How did I get here

How Did I Get Here?

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As many of you may know, I have been working on a few books as of late. This has limited my ability to write for Hormones Matter with any consistency. Absent new content, numbers drop. (For all of you who have been contemplating writing for us, now is the time.) In the meantime, I decided that I would share excerpts from the books. This is an excerpt from the first chapter of the book that I have tentatively titled: How to Heal from Almost Anything.

How Did I Get Here?

“And you may find yourself living in a shotgun shack

And you may find yourself in another part of the world

And you may find yourself behind the wheel of a large automobile

And you may find yourself in a beautiful house, with a beautiful wife

And you may ask yourself, ‘Well… how did I get here?’”

–Talking Heads, Once in a Lifetime

Ask anyone who suffers from a chronic and debilitating illness about when they became ill and they will often pinpoint an event or time frame before which they considered themselves healthy but after which they were ill. Sometimes the event is another illness, perhaps something seemingly benign like a cold or flu, or maybe, a particularly stressful period of life, like loss of job, divorce, or death of a loved one. For girls and women, reproductive changes like the onset of menstruation, pregnancy/postpartum, or even menopause often precipitate chronic illness. In many cases, chronic health issues can be linked to medication or vaccine reactions, sometimes acute and other times accumulative. Surgical procedures too might herald the onset of illness, even when the surgery is considered a success. Whatever the cause, however, when speaking with people about their illness, they will inevitably proclaim: “I was healthy before ‘X’ and now I am not.” In contrast, when speaking with people who have recovered from chronic illness, they will often express how they have never been healthier, that they look and feel younger, and that they are doing things that they never imagined possible. This begs the question, do we really know what health is? Probably not. We think we do, but how modern, Western culture portrays health, has very little to do with actual health.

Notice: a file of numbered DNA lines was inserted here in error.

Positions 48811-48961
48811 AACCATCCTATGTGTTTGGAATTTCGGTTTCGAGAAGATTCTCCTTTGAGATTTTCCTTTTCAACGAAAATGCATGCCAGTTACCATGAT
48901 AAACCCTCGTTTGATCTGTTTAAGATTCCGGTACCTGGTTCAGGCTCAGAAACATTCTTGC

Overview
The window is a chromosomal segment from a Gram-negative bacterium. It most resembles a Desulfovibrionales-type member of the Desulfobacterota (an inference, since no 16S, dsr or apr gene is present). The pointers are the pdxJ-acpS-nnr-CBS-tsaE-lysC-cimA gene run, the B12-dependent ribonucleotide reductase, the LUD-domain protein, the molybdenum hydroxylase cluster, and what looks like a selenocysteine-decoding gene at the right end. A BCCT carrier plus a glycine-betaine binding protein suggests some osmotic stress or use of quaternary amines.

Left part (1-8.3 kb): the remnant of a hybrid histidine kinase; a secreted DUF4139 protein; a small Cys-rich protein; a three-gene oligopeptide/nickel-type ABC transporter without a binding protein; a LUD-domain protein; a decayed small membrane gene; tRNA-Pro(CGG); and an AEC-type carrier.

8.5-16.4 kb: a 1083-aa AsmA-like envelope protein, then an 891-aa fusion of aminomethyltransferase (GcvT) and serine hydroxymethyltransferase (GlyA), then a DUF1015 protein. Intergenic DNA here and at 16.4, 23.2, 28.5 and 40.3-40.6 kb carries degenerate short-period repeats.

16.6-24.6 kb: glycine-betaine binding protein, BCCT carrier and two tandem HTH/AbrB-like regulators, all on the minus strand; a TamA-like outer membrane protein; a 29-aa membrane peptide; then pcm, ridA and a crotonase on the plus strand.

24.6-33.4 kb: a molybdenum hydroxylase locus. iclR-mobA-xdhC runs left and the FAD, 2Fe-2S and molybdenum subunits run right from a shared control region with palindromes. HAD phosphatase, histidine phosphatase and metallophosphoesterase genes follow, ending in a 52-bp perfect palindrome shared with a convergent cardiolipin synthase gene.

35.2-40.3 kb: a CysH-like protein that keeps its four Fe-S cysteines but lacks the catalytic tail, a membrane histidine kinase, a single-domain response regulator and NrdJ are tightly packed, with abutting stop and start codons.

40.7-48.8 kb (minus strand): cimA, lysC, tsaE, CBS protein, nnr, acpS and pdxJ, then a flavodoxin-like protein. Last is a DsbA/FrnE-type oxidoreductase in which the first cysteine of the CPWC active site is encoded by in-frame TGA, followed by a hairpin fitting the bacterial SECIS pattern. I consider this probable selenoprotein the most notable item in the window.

So, how did we get here, or more specifically, how did you get here? How did you get to the point where your health has declined so much that no physician yet has been able to help you heal or even offer hope of healing? How is it that after seeing dozens of physicians, after being given multiple diagnoses, sometimes simultaneously, and each with its own complement of medications, you are no closer to health than you were before illness became your life? In large part, the answer rests in how we conceptualize health versus illness. Think back to when you considered yourself healthy. What did that look like? What was your diet? What was your level of activity? Did you already take medications for minor ailments? Did you drink? Did you smoke? Answers to these questions define whether what you considered ‘health’ was actual health or just an illness waiting to happen.